Employee Retention Credit
By Gary Rose, Partner, Tax Services
Healthcare businesses have been challenged to meet their patients’ needs during the COVID-19 pandemic, operating under unchartered conditions and new constraints essential to serve and protect their patients. Economically, some sectors of the healthcare industry have incurred escalating payroll and medical supply costs resulting from these extenuating operating restrictions, while for other sectors, patient service capacity and the corresponding revenue has declined precipitously. The federal government has provided various forms of supplemental financial support to healthcare businesses to help offset some of the shortfall, including stimulus payments, forgivable loans and tax credits for those continuing to pay their employees and serve their patients.
Beginning in July 2020, qualifying employers subject to full or partial closure due to COVID-19 will be able to claim a refundable payroll tax credit. The Employee Retention Credit (ERC) is included on IRS Form 941, Employer’s Quarterly Federal Tax Return, which reports employee wages and withholdings and employers’ share of Social Security and Medicare taxes. The second quarter filing is the first period in which the credit can be claimed, and the Form is due July 31, 2020. Several conditions must be satisfied in order to receive the credit.
Employee Retention Credit
The ERC is available to all qualifying employers (regardless of size) and includes tax-exempt organizations with two exceptions: (i) state and local governments and their instrumentalities, and (i) small businesses that have received CARES Act small business loans.
A qualifying employer is one that either:
- Had its business fully or partially suspended by government due to COVID-19 during the calendar quarter; or
- Whose gross receipts are below 50% of the comparable quarter in 2019. In this latter case, the employer remains qualified until gross receipts rise above 80% of the comparable 2019 quarter, and qualification ends in the following quarter.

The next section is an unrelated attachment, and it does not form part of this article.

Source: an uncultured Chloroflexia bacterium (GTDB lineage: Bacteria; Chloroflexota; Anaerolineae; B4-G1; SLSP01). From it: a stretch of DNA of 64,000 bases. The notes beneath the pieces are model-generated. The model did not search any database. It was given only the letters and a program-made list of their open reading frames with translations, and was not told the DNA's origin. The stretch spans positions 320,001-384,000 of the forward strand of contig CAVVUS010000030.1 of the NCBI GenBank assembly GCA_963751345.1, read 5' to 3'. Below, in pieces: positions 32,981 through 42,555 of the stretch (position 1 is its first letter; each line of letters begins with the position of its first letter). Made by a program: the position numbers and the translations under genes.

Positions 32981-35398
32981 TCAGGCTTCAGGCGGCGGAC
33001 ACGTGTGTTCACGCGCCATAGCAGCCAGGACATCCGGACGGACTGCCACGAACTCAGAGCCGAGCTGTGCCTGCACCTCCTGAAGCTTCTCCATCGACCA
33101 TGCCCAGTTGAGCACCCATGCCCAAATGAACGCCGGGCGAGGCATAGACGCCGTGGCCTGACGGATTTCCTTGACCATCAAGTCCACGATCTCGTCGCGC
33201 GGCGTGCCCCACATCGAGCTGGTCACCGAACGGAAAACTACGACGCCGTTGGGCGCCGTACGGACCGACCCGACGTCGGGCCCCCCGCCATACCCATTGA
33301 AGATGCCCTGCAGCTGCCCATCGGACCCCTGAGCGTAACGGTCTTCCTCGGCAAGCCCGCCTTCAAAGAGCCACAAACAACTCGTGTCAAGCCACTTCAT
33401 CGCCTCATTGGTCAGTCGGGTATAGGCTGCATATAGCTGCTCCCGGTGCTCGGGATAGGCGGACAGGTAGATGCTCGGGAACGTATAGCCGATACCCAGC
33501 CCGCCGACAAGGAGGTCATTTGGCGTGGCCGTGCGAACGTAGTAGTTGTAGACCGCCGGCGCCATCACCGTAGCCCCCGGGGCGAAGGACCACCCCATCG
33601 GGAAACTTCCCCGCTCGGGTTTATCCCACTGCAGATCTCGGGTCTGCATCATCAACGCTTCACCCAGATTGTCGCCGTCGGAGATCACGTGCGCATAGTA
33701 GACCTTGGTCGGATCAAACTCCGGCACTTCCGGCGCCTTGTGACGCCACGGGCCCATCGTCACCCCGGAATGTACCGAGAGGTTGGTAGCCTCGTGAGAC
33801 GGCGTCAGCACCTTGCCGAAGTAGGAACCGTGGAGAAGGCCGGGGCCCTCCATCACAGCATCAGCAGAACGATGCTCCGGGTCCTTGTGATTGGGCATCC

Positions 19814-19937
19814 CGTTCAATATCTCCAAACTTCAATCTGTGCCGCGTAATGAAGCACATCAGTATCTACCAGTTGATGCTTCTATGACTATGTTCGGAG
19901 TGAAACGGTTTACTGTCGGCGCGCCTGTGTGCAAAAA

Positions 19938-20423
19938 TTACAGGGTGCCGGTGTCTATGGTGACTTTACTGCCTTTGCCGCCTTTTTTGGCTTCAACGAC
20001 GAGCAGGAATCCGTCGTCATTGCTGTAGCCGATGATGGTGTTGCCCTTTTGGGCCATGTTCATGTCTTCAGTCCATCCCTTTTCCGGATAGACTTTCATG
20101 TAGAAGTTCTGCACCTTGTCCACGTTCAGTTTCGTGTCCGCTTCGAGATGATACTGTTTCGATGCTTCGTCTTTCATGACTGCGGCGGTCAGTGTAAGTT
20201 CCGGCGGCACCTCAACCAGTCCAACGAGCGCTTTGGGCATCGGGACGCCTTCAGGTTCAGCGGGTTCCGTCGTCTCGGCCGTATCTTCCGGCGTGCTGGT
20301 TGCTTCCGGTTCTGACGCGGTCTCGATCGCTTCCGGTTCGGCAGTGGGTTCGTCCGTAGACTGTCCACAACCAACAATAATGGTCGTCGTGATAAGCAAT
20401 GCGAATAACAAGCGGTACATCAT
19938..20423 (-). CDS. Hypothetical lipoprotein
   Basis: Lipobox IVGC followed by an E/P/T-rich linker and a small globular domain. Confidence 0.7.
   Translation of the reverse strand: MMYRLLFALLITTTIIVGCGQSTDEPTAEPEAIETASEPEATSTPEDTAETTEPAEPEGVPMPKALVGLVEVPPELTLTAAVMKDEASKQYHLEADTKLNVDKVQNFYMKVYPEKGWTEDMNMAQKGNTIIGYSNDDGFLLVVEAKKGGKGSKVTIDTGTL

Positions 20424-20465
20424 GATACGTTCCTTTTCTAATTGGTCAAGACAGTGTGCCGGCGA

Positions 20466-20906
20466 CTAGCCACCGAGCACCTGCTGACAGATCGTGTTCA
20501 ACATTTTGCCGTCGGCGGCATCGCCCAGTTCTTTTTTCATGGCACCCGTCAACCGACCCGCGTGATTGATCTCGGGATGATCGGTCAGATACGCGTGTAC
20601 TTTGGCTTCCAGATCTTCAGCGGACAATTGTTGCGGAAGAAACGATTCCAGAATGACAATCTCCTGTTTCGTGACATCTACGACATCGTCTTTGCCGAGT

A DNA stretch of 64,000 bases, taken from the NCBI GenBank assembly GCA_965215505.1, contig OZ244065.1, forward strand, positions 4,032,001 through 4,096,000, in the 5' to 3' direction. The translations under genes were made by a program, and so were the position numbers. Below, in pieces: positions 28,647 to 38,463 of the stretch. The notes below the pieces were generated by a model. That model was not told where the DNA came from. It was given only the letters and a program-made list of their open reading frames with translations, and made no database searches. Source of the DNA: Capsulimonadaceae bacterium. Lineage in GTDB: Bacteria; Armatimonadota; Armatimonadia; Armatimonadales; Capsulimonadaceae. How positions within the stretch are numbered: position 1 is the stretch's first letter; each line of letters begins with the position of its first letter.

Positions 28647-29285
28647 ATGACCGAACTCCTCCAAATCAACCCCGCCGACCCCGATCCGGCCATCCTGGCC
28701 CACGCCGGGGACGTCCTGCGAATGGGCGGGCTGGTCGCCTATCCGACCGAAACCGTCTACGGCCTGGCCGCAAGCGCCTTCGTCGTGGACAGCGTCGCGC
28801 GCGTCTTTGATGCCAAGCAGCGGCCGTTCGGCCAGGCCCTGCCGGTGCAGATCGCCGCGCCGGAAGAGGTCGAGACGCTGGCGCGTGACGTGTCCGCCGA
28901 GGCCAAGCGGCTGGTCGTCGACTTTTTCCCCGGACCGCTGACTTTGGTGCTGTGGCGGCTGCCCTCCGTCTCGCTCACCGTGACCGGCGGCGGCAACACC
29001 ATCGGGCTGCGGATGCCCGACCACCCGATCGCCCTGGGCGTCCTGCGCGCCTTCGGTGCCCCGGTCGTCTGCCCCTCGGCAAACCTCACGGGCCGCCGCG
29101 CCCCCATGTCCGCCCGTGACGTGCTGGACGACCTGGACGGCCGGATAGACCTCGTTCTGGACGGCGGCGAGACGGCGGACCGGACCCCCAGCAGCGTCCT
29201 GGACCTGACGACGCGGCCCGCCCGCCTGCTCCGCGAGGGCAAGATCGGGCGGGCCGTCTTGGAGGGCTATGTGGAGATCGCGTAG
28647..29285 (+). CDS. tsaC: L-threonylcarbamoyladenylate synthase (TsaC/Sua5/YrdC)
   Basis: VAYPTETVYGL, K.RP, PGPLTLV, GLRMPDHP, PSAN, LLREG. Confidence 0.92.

Note: Healthcare providers are considered “essential businesses” in many states and, therefore, were not subject to full or partial suspension of operations if the governmental order allows the employer to remain open, even though the governmental order requiring non-essential businesses to close may have an effect on the employer’s operations. These healthcare businesses, nevertheless, may qualify under the significant decline in quarterly gross receipts test if their business activity level was materially curtailed.
The credit is equivalent to 50% of qualified wages paid to an employee from March 13, 2020 through December 31, 2020 (not to exceed $10,000 of wages for all quarters, or $5000 maximum). The qualifying wages also include a portion of the cost of employer-provided healthcare.
The computation of the credit depends on the average number of employees in 2019:
- Employers with fewer than 100 employees in 2019 can take the credit on wages to all employees (whether working or not).
- Employers with 100 or more employees in 2019 can take the credit only for wages paid to employees who did not work during the calendar quarter.
In determining the number of employees, aggregation rules under the pension plan rules apply, which include controlled groups of corporations, commonly controlled businesses, affiliated service groups, and certain management companies.
The common-law employer of individuals of wage is entitled to the benefit of the Employee Retention Credit (or paid sick leave or family and medical leave) even if the wages are paid through a third-party provider (e.g., a payroll service provider, professional employer organization (PEO) or certified professional employer organization (CPEO) or other agent.
More information about the Employee Retention Credit and other new employer credits available in employers’ second quarter 2020 Form 941 filing can be found in IRS Publication 5419, New Employer Tax Credits, and on the IRS website at: https://www.irs.gov/newsroom/faqs-employee-retention-credit-under-the-cares-act
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